If you are like me, the first time you heard the word Tabata you thought it was some form of martial arts. Back then, I honestly had no clue what it meant and frankly did not care to know. For those of you who are familiar with Tabata workouts, you know that it is not martial arts but actually a version of HIIT (High Intensity Interval Training) workouts.
It was actually named after the professor Izumi Tabata who was studying higher intensity interval training using Olympic speedskaters who were performing the study on a stationary bike. This was back in 1996. It has now become one the more popularized methods of interval training out there today. But what separates Tabata as a style of HIIT. What makes it so special?
Wait, if you aren’t even sure what HIIT is you should read about HIIT. It lays the foundation for everything you are about to read.
DEFINING TABATA WORKOUTS
The parameters of the original study involved the athletes doing 20 seconds of high intensity and 10 seconds of rest. During the high intensity part of the workout your VO2 max is going to be at 170%. Recall here that VO2 max is the volume of oxygen that is being transferred and utilized within the body during exercises. This 20 seconds on, 10 seconds off was done for 4 minutes.
Through the study, they found that with this method, they were able to achieve similar increases in VO2 max and aerobic capacity as a longer duration of cardio at a steady intensity. They also were able gain anaerobic capacities as well! Exciting results that explain why intervals are used to improve athletic performance.
So, yes, this falls within the umbrella of HIIT training due to its nature of having a section of high intensity, followed by low intensity. However, this one is only for 4 minutes! I mean come on, working out has never been easier right!?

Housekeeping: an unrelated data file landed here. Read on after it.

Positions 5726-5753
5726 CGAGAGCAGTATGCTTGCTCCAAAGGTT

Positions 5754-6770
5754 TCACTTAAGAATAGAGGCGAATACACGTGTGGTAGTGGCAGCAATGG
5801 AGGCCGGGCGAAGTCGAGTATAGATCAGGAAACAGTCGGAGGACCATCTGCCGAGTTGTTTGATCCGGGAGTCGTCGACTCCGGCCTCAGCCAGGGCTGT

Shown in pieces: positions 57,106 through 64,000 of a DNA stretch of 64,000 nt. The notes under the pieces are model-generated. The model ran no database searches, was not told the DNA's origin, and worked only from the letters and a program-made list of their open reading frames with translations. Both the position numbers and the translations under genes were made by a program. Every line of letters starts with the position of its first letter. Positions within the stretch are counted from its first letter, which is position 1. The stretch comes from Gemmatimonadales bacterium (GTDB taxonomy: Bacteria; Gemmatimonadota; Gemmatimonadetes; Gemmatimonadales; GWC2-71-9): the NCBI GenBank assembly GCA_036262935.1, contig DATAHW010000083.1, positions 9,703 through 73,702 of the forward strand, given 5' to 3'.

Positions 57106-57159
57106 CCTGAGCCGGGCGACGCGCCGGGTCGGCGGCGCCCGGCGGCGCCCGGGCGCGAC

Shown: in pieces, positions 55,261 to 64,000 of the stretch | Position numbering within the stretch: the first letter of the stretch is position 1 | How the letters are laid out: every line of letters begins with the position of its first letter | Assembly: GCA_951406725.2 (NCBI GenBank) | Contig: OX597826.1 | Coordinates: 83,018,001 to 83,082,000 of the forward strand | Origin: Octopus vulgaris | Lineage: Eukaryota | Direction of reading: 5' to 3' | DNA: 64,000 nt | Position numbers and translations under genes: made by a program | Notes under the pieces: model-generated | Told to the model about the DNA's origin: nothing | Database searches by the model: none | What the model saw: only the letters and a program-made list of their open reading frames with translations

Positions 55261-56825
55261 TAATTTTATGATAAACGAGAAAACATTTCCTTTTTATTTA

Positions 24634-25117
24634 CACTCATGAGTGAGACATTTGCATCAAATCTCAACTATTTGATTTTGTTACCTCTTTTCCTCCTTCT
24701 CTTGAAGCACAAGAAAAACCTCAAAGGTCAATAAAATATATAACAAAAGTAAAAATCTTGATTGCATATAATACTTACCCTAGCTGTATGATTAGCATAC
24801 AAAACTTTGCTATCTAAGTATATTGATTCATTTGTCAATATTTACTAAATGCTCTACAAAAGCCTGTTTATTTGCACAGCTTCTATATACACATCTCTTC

LET’S GET REAL
Alright so Tabata workouts sound like a dream. 4 minutes a day. And you get the same benefits as someone who worked out for an hour? SIGN ME UP.
Sorry to burst your bubble, but this is not entirely the case. Let’s look at the facts here. The benefits from the study were based off of a VO2 max of 170%. Although we cannot accurately measure this at home, let’s compare to the other HIIT workouts we have done. They require you to only be at 90%. We have already talked about how much effort needed to get there and how difficult it is.
And looking at the Tabata study, they were using Olympic athletes. Chances are, if you are reading this article then you are not training for the Olympics. I mean, if you are then I am honored (I’m looking at you Gabby Douglas). Most of us will probably never come near that level of maximal effort, let alone in the 20 second range. Not to mentioned this was in a lab under very controlled conditions. So really we will probably not be able to do a TRUE Tabata workout.
CAN I STILL GET RESULTS FROM MY TABATA WORKOUTS?
Now that I have just told you none of you are actually doing Tabata workouts, I do want to give you a bit of hope here. You can still do a Tabata-inspired workout! This is just going to fall into the category of HIIT using 20 seconds on and 10 seconds off. You just aren’t going to be operating at that 170% VO2 max effort.